• shakyone
    • 7 years ago

    For a minute there, I thought other vendors were offering AIO chassis. I guess it is still just ECS under the guise of a company named ASI:

    [url<]http://www.asipartner.com/Microsites/Intel/ASIAllInOnePC/tabid/887/Default.aspx[/url<] Compare the G11 config shown on that page to the ECS G11 here: [url<]http://www.ecs.com.tw/ECSWebSite/Media/NewsRoom_Detail.aspx?NewsID=1425&MenuID=45&LanID=0[/url<] Maybe one day my dream will come true. Interesting that the Loop does not come with Touch capability whereas the ECS G11 does.

    • Dezeer
    • 7 years ago

    You call the 310 Series 80GB SSD connector a mini PCI Express, I think you should call it mSATA because yes it has the same pins as mPCIe, but it is electrically a Sata connector.

      • Airmantharp
      • 7 years ago

      You’re right- I almost caught that too. As to why Intel gave them a slower mSATA drive to complement a SATA drive…

    • hiro_pro
    • 7 years ago

    i like. put that sucker on a 27″ touch screen and set it next to my bed. it gives me the basics (porn, solitaire, alarm clock, internet weather and traffic, sports score… oh and work email:( ). hell i probably paid that much for my stupid iHome alarm clock mistake.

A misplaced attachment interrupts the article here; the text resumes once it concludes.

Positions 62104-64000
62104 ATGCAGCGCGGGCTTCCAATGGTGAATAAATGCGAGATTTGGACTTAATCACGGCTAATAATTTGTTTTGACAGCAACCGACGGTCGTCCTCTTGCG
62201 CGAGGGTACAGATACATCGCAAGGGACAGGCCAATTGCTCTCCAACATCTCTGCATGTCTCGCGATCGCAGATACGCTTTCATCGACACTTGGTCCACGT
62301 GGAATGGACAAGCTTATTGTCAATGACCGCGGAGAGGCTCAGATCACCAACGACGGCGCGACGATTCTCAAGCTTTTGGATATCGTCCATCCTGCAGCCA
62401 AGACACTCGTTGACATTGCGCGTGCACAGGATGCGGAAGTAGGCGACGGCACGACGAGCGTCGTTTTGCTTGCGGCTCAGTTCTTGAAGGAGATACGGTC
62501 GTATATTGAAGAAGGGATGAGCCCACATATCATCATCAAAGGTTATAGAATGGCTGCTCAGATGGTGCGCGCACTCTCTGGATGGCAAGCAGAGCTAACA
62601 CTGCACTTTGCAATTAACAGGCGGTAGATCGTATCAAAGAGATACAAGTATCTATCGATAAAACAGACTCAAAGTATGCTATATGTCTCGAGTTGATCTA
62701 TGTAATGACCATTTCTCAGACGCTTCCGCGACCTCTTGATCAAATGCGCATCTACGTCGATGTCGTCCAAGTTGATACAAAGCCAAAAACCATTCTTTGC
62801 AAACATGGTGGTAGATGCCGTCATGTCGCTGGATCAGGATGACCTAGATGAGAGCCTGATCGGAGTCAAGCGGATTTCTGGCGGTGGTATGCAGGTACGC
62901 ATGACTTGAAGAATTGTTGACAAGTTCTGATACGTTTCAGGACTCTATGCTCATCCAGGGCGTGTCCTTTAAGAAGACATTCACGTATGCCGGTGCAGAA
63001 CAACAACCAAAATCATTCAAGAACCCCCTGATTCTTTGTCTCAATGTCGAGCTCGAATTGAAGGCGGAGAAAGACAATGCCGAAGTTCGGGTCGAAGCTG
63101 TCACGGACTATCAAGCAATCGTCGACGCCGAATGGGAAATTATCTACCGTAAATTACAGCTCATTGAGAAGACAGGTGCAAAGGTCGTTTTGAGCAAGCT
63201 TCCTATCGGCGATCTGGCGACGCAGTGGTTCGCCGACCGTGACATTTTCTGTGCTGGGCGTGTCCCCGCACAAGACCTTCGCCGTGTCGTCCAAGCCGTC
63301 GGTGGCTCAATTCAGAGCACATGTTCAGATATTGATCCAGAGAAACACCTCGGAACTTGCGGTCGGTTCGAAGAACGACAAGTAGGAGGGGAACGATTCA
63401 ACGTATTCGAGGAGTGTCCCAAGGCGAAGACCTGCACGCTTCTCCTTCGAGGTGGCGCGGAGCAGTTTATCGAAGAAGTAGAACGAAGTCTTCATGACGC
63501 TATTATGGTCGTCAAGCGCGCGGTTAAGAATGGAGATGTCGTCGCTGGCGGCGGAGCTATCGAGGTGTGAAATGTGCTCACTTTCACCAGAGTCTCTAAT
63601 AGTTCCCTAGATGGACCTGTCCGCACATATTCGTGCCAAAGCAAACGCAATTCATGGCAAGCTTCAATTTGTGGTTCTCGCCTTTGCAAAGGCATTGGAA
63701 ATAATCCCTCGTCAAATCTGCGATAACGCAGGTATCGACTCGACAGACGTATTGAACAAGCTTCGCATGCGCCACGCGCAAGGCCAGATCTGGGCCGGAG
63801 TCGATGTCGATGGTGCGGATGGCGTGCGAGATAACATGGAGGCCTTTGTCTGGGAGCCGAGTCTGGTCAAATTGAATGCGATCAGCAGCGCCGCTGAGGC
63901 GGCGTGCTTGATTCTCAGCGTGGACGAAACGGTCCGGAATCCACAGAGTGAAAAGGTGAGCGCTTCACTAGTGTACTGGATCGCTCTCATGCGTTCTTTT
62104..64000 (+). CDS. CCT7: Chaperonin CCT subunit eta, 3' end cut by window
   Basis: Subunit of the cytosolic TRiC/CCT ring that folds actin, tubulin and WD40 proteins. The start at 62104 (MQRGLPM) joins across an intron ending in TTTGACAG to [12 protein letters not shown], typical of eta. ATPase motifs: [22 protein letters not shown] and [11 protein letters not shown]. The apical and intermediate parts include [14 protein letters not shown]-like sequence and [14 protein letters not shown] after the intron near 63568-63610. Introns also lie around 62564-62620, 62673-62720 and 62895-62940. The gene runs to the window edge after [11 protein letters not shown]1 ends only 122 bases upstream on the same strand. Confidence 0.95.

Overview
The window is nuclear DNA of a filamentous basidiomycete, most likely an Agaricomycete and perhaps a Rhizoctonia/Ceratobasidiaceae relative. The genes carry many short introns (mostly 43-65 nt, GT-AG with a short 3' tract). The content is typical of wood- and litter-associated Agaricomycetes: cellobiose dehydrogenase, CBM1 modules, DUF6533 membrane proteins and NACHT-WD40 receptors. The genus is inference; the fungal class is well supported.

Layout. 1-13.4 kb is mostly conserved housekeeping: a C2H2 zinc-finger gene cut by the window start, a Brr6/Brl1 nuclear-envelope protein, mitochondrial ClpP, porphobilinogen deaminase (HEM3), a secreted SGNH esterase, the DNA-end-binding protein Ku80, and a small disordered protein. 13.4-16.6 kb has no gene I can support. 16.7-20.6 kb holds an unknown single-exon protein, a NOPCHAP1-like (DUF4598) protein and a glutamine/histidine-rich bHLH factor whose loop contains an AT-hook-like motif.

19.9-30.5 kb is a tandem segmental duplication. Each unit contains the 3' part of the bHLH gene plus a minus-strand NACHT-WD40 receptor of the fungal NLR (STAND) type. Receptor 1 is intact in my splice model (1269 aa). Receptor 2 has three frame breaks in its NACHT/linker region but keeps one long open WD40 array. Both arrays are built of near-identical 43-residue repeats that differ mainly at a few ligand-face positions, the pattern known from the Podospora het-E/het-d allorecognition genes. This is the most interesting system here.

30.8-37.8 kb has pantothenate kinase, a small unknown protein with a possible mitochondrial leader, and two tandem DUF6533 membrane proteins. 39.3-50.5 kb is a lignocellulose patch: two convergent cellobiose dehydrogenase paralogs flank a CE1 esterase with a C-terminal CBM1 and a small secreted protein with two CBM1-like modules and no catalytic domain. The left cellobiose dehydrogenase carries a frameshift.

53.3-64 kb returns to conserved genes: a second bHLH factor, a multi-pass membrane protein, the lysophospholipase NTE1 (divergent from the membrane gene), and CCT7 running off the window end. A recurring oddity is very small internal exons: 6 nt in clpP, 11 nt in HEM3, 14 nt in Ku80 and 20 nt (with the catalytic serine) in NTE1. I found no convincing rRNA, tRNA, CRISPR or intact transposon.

• flip-mode
    • 7 years ago

    I love it! I’d love to get one.

    • Dposcorp
    • 7 years ago

    Looks pretty cool…thanks for the quick review; looking forward to the 24″-28″ touchscreen model mounted on the wall, with wireless keyboard/mouse/remote, and built in cable card tuner or something similar.

    Also, I think I spotted a error:

    “The motherboard hiding inside was Intel’s own DH61AG. That mobo features an H61 Express chipset and a standard LGA1156 socket,………..”

    +

    “Our processor, a 65W Core i5-2405S….”

    Does not compute 🙂

    That should read ” a standard LGA1155 socket,………..”

      • Cyril
      • 7 years ago

      Oops. Good catch. Thanks.

    • Chrispy_
    • 7 years ago

    Having an integrated screen is a bad idea, especially when (as in this case) a lousy panel is chosen. eIPS has killed the reason for cheap TN to exist.

    I would much prefer Intel to design a mini-ITX platform that was slim enough to attach to the back of a screen using standard VESA100 mountings. You could take one of the many great screens on the market and turn it into an all-in-one without any compromises over this demo platform.

      • bthylafh
      • 7 years ago